Hepburn Springs A Surprise

It was one of the highlights of the night. Half an hour into the live-streamed Indies 2020, the winner of the Champion Lager trophy was announced, and it went to Hepburn Springs Brewing Co for their Pilsner.

As the screen switched to their venue, it captured a gobsmacked family in the moment of realisation: one daughter clutching her face in joyous disbelief; mum Helen giving husband Nick a kiss; delight and bemusement all around.

Prior to the awards, most in the craft beer world had never heard of the tiny Central Highlands brewery, who only started distributing their beers beyond their own premises in 2020. And now, speaking with owner and head brewer Nick Galik (pictured above), he says he still hasn’t quite accepted the achievement, admitting the win left him in disbelief.

“I’m still shaking my head,” he says, laughing. “During lockdown, I thought I'd enter into the Indies. I was proud just to be able to enter, but to actually win, I was speechless. I could barely stand, actually.”

Dig a little deeper into Nick’s story, and you can understand why the prestigious trophy took him by surprise – and had Helen fighting back tears again when The Crafty Pint's founder and Indies co-host James Smith paid a surprise visit three days later.

 

The moment the family discovered they'd won an Indies trophy; "You changed our lives forever," Helen told The Crafty Pint's James Smith a few days later.

 

The family have run Cloverhill Hepburn Springs Accommodation for close to 30 years and, up until six years ago, craft beer had never even entered Nick’s mind. This all changed after one fateful evening at The Sherlock Holmes, in Collins Street, Melbourne.

“They had all these English beers that they had imported,” Nick recalls. “I used to drink a lot of beer, however I got sick of drinking the same thing over and over again.

“These beers piqued my interest, the flavours were incredible. It was beautiful.

"When I got home, I decided to look further into it and really explore this growing world of craft beer.”

After purchasing some homebrew kits and diving head first into his new hobby, Nick quickly ran into a few hiccups, mostly due to using the natural spring water at his property.

“To put it simply, the first few batches were awful,” he admits with a laugh. “I hate to think of the thousands of dollars I spent on homebrewing kits before I actually really knew what I was doing.”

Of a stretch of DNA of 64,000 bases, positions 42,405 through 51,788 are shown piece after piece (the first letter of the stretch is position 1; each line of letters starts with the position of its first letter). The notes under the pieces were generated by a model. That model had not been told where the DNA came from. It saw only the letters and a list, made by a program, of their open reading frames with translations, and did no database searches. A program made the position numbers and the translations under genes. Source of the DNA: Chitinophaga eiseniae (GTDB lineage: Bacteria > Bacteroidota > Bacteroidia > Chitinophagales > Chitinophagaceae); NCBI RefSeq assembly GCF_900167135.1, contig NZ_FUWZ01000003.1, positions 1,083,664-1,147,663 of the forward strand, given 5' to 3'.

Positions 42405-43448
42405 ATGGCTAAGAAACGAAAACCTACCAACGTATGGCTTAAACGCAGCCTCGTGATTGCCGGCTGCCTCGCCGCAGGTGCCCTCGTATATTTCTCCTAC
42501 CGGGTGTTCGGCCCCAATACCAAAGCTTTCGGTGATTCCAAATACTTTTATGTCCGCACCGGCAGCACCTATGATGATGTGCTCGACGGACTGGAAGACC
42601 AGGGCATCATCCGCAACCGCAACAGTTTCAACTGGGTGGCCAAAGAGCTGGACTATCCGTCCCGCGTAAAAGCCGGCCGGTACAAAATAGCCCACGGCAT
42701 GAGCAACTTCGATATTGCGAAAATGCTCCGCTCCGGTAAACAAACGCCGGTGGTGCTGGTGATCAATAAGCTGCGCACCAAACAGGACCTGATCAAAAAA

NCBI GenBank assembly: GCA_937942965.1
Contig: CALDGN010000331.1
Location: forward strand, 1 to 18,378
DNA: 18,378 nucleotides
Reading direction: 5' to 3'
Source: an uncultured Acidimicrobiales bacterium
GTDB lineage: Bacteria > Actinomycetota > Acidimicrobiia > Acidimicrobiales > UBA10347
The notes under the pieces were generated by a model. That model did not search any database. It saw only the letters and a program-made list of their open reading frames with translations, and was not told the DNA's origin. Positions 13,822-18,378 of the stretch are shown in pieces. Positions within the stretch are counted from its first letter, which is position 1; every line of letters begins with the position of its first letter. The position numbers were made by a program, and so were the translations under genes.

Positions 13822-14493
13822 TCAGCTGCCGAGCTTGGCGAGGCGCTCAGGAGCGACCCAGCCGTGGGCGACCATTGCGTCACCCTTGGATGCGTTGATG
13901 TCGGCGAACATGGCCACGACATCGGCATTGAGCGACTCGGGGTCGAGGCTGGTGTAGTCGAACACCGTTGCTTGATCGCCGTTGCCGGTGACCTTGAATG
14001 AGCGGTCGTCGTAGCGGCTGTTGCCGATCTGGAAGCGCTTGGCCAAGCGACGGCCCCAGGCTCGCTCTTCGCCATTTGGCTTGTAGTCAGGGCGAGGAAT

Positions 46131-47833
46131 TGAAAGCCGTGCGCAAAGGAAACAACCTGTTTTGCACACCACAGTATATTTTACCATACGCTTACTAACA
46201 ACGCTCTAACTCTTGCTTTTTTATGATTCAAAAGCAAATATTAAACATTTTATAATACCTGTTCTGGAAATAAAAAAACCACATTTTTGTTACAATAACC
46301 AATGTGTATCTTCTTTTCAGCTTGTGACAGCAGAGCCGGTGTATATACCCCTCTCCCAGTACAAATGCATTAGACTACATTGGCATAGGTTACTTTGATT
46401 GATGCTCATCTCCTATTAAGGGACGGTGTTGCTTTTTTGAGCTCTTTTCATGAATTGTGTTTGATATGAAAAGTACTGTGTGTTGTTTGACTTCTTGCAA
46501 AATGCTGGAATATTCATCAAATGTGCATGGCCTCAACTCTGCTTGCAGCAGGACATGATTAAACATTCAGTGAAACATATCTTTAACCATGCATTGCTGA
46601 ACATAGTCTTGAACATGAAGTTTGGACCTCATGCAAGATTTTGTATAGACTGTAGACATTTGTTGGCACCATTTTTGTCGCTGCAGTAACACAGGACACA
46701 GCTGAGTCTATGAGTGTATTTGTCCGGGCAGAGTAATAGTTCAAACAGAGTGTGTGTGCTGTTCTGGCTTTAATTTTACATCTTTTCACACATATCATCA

He started to find his brewing feet after completing a master brew course with Vincent Costanzo of Costanzo Brewing.

“[Vincent] was super helpful in guiding us down the right path,” he says. “From then, we just started to create recipes with rain tank water. Initially, we were putting out really small batches and experimenting with our beers.

“Once we put out a couple of recipes that people were liking, we applied for our producer's licence. At first, it seemed a bit silly when we were only pumping out a few hundred litres of beer. We were really a homebrew setup on steroids.”

 

Enjoying a Pilsner and a paddle at the brewery on the Sunday after the awards.

 

The brewery on-site in Hepburn Springs produces 200 litre batches, with Nick brewing often enough to keep twelve taps pouring different beers at all times. Many are of a traditional bent; when The Crafty Pint called in, alongside the Pilsner were offerings including a red ale, amber, hefeweizen, porter, stout and witbier. Nick lists the full ingredients and other technical details from each batch, with recipes often featuring less than common ingredients, such as the rye in his trophy-winner.

After years of working through their licence approval, Hepburn Springs Brewing Co started receiving positive reviews from visitors to the accommodation. However, the business continued to fly under the radar as local council restrictions didn’t allow them to distribute beers outside the venue.

“It was frustrating to an extent,” he says. “We wanted to get as many people trying our products... we want as much feedback as we can so we can make what people want.”

After an extended period, restrictions were finally lifted at the start of 2020, which coincided with the decision to contract production of their Pilsner and Pale at Barossa Valley Brewing in South Australia to meet demand.

“During the pandemic, we were getting quite a good response from regional Victoria and from the people who could get their hands on the beer,” he says.

“The number of people who could try our products continued to grow and the reactions stayed positive; it made us very proud. Since Melbourne has opened up, our stock has been completely wiped out, it’s been incredible. For the life of me, I didn’t realise how many people would come through.”

As for what’s next for the small family business, Nick says his focus will remain the same: please the public.

“We’re driven by what the people are enjoying... that’s what we want to continue making. We want to keep fulfilling the customer's needs.”


You can sample Nick's beers and the family's warm hospitality at 12 Forest Avenue, Hepburn Springs. And you can enjoy the family's reaction to their trophy win around 33 minutes into the Indies stream.

You'll find Hepburn Springs Brewing Co and hundreds of other good beer venues across Australia in the free Crafty Pint app.

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